doesn’t agree with this: ” Insulin sensitivity was reduced by 23% after sleep restriction compared to normal sleep but gained about half of that reduction back after sleep recovery”

    That’s a recipe for long term disaster. (Two steps backward, one step forward, etc.)

    Am I missing something here?

    1. Tom Naughton

      No, you’re not missing anything. I’m guessing they figure insulin sensitivity would continue to rebound after continuing to catch up on sleep, which makes sense. Miss sleep for a couple of nights, most people don’t become permanently insulin resistant as a result. But I’d wonder how much the effects add up over time.

  7. Bruce

    We have had a treadmill for years. It is something my wife thought she would use. I have tried to like it, but after a half mile of plodding along, it gets pretty boring.

  8. Tom Welsh

    “…doing whatever it is girls do after going to the bathroom”.

    Washing their hands would seem to fit the bill. 😎

  9. Tom Welsh

    And thanks very much for the comforting news about sleep! Now I’m retired I feel a lot happier about being able to sleep enough – although I’m still fine-tuning the right amount (of wine, of course) to drink at night. And having pretty much run on coffee since 1972, I’m really happy to hear that it might be doing us good rather than being suspected of causing all sorts of terrible illnesses.

    1. Woalter Bushell

      Coffee is the realist food in most American’s diets. For many it may be the only thing that could remotely honestly called real food. Coffee is an herb tea, after all.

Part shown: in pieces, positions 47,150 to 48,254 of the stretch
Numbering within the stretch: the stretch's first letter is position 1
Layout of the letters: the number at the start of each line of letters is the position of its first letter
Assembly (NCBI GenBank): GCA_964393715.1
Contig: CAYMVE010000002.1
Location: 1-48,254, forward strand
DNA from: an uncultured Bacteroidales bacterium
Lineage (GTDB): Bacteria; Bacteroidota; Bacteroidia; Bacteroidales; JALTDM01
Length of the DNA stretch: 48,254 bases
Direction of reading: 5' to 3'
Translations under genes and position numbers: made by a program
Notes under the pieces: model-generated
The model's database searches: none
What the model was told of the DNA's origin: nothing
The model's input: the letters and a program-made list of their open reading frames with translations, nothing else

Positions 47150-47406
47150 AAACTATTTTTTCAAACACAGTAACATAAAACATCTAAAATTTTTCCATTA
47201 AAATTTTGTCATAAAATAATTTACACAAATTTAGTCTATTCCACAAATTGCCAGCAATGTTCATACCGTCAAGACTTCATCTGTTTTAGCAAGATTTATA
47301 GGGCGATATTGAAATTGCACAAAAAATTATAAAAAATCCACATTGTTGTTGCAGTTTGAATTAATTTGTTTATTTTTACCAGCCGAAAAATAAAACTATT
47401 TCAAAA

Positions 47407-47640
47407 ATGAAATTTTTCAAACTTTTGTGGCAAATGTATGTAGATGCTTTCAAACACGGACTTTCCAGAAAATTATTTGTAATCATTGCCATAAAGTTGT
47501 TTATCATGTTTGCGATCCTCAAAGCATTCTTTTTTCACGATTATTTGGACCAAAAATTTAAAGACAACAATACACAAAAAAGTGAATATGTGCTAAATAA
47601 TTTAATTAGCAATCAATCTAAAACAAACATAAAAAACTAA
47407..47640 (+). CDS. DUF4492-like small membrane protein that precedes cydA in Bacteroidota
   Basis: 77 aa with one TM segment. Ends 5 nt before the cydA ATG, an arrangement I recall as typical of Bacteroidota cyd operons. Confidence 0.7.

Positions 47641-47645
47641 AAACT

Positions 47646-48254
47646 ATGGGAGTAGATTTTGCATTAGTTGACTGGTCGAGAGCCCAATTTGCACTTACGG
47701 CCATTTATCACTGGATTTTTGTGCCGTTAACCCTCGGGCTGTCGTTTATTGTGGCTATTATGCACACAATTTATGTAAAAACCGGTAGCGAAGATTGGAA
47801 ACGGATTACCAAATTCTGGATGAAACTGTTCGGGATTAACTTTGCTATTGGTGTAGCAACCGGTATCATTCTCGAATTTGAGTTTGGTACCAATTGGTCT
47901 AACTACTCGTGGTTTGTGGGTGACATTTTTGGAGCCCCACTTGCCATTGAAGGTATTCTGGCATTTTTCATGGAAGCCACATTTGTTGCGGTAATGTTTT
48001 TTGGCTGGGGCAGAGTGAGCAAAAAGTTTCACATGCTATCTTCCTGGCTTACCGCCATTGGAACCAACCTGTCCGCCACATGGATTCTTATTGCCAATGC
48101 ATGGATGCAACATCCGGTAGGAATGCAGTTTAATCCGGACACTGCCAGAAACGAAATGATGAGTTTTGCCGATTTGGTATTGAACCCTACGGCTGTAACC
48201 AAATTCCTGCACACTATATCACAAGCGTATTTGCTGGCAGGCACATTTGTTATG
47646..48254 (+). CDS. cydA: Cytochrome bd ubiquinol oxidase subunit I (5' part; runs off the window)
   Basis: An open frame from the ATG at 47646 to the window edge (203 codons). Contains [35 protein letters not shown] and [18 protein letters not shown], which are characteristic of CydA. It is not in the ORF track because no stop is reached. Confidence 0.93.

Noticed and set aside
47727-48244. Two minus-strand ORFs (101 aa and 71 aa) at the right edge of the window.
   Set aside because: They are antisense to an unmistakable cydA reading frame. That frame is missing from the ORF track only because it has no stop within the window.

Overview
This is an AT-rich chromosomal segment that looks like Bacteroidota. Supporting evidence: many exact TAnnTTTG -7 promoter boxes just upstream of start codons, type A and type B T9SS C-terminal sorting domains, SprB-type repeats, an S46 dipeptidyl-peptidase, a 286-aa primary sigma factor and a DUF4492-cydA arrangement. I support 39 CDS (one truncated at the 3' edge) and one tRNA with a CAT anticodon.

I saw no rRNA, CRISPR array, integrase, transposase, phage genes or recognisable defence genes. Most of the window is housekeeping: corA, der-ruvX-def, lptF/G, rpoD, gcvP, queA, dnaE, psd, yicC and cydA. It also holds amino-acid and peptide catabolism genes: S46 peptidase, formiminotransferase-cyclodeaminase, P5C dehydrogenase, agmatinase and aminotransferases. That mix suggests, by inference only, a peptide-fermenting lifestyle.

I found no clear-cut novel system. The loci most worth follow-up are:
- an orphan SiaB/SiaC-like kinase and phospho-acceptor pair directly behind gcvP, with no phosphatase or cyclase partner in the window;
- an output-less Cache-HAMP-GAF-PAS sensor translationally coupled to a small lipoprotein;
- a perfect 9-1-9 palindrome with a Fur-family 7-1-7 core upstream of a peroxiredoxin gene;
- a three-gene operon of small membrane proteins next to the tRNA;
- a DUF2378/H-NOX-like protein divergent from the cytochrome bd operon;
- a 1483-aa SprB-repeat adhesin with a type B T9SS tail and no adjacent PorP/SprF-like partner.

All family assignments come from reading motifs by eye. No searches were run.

Now how coffee plays out a low carb paleo diet is another question.

  10. Raynote

    “But if that morning alarm is yanking you awake all during the workweek, do yourself a favor: don’t schedule anything before noon on weekends and sleep until you wake up naturally.”

    Wouldn’t it be simpler and healthier to just go to bed early on weekends?
    Let’s say, go to bed at 10 and wake up at 10 and you have your 12 hours of sleep and as a bonus you enjoy a longer stretch of daylight.

    1. Tom Naughton Post author

      Sure, if you can. I find it difficult to sleep before midnight, even I’m short of sleep.

        1. Tom Naughton Post author

          I just had a major night-owl experience. I don’t get insomnia as often I as I once did, but it hit last night. Finally fell asleep at 11:00 AM.

  11. Onlooker

    I’m kind of surprised you didn’t comment on this, Tom:

    This: “Two nights of good sleep appeared to reverse the negative metabolic effects that can come with short-term sleep deprivation”

    doesn’t agree with this: ” Insulin sensitivity was reduced by 23% after sleep restriction compared to normal sleep but gained about half of that reduction back after sleep recovery”

    That’s a recipe for long term disaster. (Two steps backward, one step forward, etc.)

    Am I missing something here?

    1. Tom Naughton Post author

      No, you’re not missing anything. I’m guessing they figure insulin sensitivity would continue to rebound after continuing to catch up on sleep, which makes sense. Miss sleep for a couple of nights, most people don’t become permanently insulin resistant as a result. But I’d wonder how much the effects add up over time.

  12. Nick S

    Modafinil (taken for ADHD) destroys my interest in exercising. Not sure why, but it’s something I’ve heard others say as well.

    1. JillOz

      If you try getting off wheat, you D improves.
      Check out wheatbellyblog.com, run by cardiologist Dr William Davis.
      Tom has interviewed him.

  13. Nick S

    Modafinil (taken for ADHD) destroys my interest in exercising. Not sure why, but it’s something I’ve heard others say as well.

    1. JillOz

      If you try getting off wheat, you D improves.
      Check out wheatbellyblog.com, run by cardiologist Dr William Davis.
      Tom has interviewed him.

        1. Willow Wagner

          Mine is better since I’m off all grains. Better yet on Paleo-ish/keto. That’s just a personal observation, though. Hardly science.

  14. John C

    Hey Tom, Will you ever write another blog on politics and other things?